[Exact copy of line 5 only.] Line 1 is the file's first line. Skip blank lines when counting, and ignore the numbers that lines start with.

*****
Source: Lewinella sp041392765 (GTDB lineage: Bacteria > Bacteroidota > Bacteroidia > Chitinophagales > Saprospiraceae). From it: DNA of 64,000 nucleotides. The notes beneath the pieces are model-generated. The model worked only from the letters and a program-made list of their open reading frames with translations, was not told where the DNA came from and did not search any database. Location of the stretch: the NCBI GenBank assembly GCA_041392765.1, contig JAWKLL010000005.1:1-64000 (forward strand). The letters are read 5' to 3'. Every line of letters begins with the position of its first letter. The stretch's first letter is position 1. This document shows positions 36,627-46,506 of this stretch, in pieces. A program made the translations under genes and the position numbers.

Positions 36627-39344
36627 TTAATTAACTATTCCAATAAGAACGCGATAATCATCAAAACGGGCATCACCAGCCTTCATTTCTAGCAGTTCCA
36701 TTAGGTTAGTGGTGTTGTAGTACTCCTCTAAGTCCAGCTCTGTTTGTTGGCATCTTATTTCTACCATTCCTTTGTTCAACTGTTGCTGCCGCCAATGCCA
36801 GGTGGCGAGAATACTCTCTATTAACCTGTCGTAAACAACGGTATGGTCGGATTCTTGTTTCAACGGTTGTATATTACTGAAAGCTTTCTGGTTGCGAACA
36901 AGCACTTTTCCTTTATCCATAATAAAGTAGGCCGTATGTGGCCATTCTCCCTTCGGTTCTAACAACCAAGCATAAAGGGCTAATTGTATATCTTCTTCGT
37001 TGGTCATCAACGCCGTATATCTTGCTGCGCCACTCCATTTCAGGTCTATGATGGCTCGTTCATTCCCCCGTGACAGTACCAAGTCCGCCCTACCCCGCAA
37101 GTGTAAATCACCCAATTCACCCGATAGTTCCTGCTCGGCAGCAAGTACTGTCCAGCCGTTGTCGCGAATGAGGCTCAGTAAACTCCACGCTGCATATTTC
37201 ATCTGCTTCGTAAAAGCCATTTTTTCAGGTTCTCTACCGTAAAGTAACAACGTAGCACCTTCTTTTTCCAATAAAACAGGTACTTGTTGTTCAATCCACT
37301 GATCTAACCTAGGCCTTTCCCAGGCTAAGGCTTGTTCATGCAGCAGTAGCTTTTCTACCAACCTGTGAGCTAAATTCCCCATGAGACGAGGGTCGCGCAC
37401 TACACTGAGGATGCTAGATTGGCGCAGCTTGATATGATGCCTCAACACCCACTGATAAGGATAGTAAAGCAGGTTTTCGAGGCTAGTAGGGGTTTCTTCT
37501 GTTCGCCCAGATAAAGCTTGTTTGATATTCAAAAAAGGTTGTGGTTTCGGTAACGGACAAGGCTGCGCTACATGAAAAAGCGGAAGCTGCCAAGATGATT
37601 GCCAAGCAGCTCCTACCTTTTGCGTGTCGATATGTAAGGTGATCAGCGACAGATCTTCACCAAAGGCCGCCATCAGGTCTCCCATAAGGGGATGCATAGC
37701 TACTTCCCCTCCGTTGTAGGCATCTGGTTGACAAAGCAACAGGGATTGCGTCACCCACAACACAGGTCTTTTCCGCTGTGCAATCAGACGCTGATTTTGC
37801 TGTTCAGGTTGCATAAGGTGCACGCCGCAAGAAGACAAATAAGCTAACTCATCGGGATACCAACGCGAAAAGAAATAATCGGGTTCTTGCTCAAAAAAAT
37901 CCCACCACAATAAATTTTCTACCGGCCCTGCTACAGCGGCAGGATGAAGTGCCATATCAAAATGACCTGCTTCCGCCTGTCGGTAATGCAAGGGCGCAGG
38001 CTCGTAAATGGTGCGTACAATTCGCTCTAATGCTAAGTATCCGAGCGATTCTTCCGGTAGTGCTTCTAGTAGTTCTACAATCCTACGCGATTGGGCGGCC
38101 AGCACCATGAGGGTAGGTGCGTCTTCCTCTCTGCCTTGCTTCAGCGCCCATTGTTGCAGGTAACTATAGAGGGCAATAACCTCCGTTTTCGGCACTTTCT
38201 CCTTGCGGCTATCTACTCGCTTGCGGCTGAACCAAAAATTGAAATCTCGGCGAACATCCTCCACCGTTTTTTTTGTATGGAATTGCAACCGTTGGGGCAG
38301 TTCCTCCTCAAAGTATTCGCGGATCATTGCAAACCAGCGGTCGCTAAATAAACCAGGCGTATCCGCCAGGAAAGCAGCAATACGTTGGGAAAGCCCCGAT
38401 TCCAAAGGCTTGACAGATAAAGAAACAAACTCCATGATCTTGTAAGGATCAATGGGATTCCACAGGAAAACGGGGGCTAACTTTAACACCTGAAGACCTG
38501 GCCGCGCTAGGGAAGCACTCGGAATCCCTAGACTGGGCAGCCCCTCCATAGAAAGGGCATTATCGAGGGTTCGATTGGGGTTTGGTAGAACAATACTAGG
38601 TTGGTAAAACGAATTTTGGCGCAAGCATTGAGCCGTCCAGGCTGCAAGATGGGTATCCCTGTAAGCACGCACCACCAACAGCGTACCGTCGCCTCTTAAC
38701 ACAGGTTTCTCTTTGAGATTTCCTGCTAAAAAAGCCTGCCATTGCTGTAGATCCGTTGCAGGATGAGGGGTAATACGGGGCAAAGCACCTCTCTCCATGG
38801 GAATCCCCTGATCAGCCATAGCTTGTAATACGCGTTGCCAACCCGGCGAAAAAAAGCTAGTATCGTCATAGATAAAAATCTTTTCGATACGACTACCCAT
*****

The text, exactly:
36801 GGTGGCGAGAATACTCTCTATTAACCTGTCGTAAACAACGGTATGGTCGGATTCTTGTTTCAACGGTTGTATATTACTGAAAGCTTTCTGGTTGCGAACA